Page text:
antique French pump inkwell

Marian ParsonsAll Things Home, Antiques, Favorite Finds26 Comments

I have always been fascinated by old things, things that were made before modern manufacturing, before computers and electricity.  I marvel at the ingenuity and problem-solving abilities of their creators.  I initially bought this inkwell because…well, I just love art supplies, ink wells, beautiful dip pens, and the like, and I had missed out on a similar one a couple of years ago.  But now that I’ve played around with it and have done a bit of research, I love it even more.  I’d like to introduce you to the clever design of an antique French pump inkwell…

antique porcelain French pump ink well | miss mustard seed

It’s another item I purchased from the Dreamy Whites’ birthday sale a few weeks ago.  I initially thought it was an ironstone inkwell and, as I mentioned, I had pondered purchasing a similar one a couple of years ago, but I missed out on it.  When I saw it listed in Maria’s shop (and at a 45% discount), I didn’t hesitate.

It is a very interesting, unique piece, so I decided to do some research on it.  I discovered that it isn’t ironstone, as I thought, but it’s porcelain.  It is very heavy for its size and has the same luster as ironstone, so I made that incorrect assumption.  I also learned that it is called a pump inkwell and, after a lot of digging, I found a video showing how it works.

You remove the weight from the inkwell and fill it with ink.

antique porcelain French pump ink well | miss mustard seed

Put the weight back in place and turn the knob on the top…

antique porcelain French pump ink well | miss mustard seed

As the knob loosens, it lowers the weight, displacing the ink into the little well.  To drain the well, tighten the knob to pull up the weight.

antique porcelain French pump ink well | miss mustard seed

I was so pleased to discover that mine is in perfect working order!  Here is a little video showing how it works…

Isn’t that amazing!  What a clever design!  I didn’t have the lid on completely straight, but you get the idea of how a pump inkwell works.  I have that part figured out now, too!

antique porcelain French pump ink well | miss mustard seed

I also learned that I got mine for a steal.  These are very rare, especially in working order and in good condition, so they are expensive when they surface for sale.  I haven’t done additional research on the specific maker (the writing on the top is a little hard to read), but this is circa mid-1800s.

antique porcelain French pump ink well | miss mustard seed

So, it goes perfectly with my 1820s sterling silver dip pen I purchased in Paris a couple of years ago.

The kitties thought it was very clever, too.

antique porcelain French pump ink well | miss mustard seed

I love learning new things, even something as small as how a mid-1900th century French woman used her inkwell.  Now you learned something today, too!


antique French pump inkwell

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26 Comments on “antique French pump inkwell”

  1. I’d love one of these! I’m learning calligraphy from Lindsey at The Postman’s Knock and it would be perfect. Ingenious 😀😀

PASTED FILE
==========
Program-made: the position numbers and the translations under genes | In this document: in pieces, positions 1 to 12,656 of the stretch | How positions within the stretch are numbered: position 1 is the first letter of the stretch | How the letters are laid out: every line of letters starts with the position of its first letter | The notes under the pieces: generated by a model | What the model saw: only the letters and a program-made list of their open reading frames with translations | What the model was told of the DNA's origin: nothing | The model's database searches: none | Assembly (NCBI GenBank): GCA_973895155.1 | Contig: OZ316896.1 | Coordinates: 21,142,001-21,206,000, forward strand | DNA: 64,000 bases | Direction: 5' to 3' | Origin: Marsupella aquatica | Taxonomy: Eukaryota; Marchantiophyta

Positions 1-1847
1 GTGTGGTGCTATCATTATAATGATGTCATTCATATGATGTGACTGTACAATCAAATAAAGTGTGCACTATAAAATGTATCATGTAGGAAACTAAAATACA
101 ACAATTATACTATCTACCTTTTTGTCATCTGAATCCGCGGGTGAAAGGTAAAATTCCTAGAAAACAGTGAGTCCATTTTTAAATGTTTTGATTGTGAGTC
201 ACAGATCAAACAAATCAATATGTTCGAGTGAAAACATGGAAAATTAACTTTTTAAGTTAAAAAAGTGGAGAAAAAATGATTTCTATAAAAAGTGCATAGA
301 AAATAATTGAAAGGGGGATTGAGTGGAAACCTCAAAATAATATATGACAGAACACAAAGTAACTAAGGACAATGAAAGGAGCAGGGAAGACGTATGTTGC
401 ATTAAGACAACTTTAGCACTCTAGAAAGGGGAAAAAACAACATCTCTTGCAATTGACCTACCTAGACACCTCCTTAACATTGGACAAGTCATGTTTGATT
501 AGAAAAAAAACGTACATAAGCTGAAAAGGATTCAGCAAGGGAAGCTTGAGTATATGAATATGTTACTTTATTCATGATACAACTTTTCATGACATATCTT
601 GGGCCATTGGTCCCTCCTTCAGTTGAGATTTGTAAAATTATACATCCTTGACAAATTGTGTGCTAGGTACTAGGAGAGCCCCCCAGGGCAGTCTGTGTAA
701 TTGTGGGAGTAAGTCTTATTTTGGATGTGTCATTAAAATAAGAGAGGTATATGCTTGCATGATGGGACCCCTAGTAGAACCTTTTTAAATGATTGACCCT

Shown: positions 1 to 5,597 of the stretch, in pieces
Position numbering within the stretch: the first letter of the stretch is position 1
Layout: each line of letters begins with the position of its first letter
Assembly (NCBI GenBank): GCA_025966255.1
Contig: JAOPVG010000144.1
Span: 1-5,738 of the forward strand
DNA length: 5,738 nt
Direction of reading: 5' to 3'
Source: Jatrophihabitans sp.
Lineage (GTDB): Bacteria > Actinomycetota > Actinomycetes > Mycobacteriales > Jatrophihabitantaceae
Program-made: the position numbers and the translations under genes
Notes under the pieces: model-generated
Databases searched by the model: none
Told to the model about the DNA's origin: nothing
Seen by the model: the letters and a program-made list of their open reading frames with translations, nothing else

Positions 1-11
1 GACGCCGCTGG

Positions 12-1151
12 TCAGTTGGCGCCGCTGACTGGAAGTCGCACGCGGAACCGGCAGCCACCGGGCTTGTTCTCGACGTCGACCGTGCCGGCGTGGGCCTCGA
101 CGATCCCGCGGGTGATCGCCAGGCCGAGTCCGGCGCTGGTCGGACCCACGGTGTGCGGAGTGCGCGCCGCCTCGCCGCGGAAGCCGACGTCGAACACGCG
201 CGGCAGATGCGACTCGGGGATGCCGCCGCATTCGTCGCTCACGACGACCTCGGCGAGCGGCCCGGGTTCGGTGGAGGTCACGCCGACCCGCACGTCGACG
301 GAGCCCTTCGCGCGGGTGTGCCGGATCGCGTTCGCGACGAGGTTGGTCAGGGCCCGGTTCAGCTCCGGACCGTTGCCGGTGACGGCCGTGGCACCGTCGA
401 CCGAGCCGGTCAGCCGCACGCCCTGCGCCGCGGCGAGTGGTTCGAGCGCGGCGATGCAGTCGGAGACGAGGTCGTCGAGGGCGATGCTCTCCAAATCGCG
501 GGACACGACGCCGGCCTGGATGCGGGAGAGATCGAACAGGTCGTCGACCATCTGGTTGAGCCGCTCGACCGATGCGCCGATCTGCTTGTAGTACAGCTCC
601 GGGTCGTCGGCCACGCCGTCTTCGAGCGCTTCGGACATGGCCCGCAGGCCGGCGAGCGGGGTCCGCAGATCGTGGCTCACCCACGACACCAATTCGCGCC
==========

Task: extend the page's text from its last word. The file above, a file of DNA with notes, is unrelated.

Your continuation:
2. I love things from the past and how they work and how the person used them. I love this inkwell. It is fabulous. Thanks for sharing.

    1. Oh! What a clever piece! And to find one in perfect working order is a treat!

      Thanks for the video on its use.

  3. What a beautiful find and at a good price! I have never seen an inkwell of this style before so I learned something also.

  4. WOW. I feel smarter already. That is extraordinary and it looks awesome.

    It couldn’t have been obtained by a more perfect person whom will cherish it more.

    How is your calligraphy coming along? What a perfect set for practice-making-perfect!!!!

  5. Oh my gosh. To think that someone “engineered” such a clever and useful tool in the 1800’s is mind blowing. You have a TREASURE for sure. Pretty amazing. Good for you – what an eye you have!!

  6. Wow – haven’t seen one before or if I did probably did not recognize it for what it is! Interesting & to be treasured

  7. I’ve never seen such a thing as this inkwell! I too am fascinated by older things but I guess I’ve lived a sheltered life. I’m so glad you included the video on how it works, such genius.

  8. Oh my! How delicate it looks , yet it still works! Thank you for the back story on it. What a lucky find.

  9. I had to return and tell you; I loved it so much that I googled it. Is it missing a tiny cover that matches the metal lid, where the ink well fills up?

    1. Yes, I think it is. There is a small hole to the right of the well and I believe that is where the chain and the lid would’ve attached. That second cover would prevent the ink from drying out.

  10. That is absolutely incredible! I have never ever seen this although I am from across the pond and found so many unusual things in flea markets, antiques shops, and visiting all kinds of museums. It is such a clever functional item. I am glad for you to own this rare ink pot.

  11. I remember seeing fancier versions of antique inkwells many many years ago at a high end antique show I used to go to in Pasadena California. I don’t remember why they stopped having the show I really enjoyed going even though I couldn’t afford much it was still fun! Enjoy your inkwell it’s beautiful!

  12. As you were turning the knob and the ink came out mouth opened in just the same manner, and when you turned it the other way I just smiled. It’s very special and what a treasure!

  13. That is a beauty!!! Well, it shows quality lasts. Nothing today lasts for very long. Enjoy your new toy.
    It is AMAZING how it works….love it!!!!

  14. I would love to work with such a inkwell; too bad they don’t make such handy things anymore. Thanks for the video 🙂

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